Study evaluates state of technology, responds to community feedback
The ports of Long Beach and Los Angeles have released a final report on the feasibility of deploying clean truck technology to begin meeting the ambitious zero-emissions goals set by the Clean Air Action Plan (CAAP).
The Ports released a draft assessment in December. It examined the current state of technology, operational characteristics, economic considerations, infrastructure availability and commercial readiness relating to cleaner drayage trucks. The final document incorporates public comments, which can be viewed here.
The CAAP has established goals of zero-emissions terminal equipment by 2030 and zero-emissions trucks by 2035. As part of this strategy, the ports committed to developing feasibility assessments every three years for terminal equipment and drayage trucks to determine a path toward meeting those goals. A draft cargo-handling equipment feasibility assessment is expected to be released this spring.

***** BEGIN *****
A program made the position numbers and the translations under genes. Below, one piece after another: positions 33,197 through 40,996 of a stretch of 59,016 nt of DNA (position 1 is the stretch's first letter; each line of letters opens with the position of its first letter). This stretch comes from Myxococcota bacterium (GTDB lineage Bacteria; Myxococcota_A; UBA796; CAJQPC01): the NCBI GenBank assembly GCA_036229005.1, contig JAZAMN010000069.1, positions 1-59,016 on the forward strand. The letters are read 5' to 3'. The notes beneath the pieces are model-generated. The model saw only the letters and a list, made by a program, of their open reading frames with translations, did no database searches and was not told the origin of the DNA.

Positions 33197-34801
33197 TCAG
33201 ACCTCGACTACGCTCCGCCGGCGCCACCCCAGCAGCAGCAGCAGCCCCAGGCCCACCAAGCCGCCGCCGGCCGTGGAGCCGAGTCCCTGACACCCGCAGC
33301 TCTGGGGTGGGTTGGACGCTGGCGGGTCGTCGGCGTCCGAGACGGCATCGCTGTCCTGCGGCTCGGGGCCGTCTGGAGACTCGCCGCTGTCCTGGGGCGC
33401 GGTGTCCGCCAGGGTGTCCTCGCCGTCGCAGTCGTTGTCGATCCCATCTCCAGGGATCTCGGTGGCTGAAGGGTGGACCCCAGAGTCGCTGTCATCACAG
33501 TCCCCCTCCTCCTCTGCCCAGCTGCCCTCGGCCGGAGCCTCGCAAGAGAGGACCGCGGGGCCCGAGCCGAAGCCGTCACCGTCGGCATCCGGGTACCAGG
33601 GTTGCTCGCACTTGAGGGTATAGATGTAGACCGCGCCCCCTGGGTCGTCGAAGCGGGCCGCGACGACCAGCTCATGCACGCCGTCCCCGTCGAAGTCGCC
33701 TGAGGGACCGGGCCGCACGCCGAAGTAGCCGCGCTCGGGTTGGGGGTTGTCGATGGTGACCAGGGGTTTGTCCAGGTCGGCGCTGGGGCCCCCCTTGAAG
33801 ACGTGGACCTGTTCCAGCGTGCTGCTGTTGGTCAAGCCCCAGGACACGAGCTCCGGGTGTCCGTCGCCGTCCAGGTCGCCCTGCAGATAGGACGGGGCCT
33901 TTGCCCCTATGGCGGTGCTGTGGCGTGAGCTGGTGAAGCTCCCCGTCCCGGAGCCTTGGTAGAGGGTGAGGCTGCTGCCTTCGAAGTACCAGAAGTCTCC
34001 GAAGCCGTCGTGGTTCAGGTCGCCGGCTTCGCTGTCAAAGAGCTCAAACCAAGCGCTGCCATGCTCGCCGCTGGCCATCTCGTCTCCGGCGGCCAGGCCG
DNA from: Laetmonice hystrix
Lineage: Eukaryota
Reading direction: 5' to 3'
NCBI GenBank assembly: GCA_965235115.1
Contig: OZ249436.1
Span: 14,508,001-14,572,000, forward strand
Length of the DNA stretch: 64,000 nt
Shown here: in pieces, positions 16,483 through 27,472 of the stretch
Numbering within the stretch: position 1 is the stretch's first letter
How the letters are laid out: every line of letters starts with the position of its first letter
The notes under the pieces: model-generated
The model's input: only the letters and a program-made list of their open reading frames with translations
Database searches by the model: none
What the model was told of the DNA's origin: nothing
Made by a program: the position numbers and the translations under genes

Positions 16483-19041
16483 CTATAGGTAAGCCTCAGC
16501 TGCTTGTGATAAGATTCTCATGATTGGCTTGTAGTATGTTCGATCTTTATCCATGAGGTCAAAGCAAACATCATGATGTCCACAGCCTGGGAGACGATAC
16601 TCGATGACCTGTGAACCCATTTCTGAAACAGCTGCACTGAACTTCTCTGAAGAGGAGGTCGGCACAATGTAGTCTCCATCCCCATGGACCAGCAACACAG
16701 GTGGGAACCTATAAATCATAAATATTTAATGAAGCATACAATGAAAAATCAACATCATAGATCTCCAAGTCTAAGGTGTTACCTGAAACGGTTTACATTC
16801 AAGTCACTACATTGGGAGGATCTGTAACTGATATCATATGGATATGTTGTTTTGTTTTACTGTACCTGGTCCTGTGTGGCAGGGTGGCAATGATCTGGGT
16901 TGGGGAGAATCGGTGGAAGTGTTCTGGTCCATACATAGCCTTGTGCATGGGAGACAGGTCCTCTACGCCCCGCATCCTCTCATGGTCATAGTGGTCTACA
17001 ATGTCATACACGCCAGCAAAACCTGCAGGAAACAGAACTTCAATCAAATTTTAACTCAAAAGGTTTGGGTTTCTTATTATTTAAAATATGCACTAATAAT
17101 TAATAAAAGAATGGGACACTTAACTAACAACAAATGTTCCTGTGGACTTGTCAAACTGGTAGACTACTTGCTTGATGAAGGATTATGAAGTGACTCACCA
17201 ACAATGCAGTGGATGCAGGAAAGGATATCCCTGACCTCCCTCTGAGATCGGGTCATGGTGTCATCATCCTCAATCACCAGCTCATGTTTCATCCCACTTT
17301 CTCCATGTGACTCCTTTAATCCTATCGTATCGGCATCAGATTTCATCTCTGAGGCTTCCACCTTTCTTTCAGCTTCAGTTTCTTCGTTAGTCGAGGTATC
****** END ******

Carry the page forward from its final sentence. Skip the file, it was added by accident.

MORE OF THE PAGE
Originally approved in 2006, the CAAP was last updated in 2017. The 2017 CAAP Update contains a comprehensive strategy to accelerate progress toward a zero-emissions future while protecting and strengthening the Ports’ competitive position in the global economy. Since 2005, port-related air pollution emissions in San Pedro Bay have dropped 87 percent for diesel particulate matter, 58 percent for nitrogen oxides and 97 percent for sulfur oxides. Targets for reducing greenhouse gases (GHGs) from port-related sources were introduced as part of the update. The document calls for the ports to reduce GHGs to 40 percent below 1990 levels by 2030 and 80 percent below 1990 levels by 2050.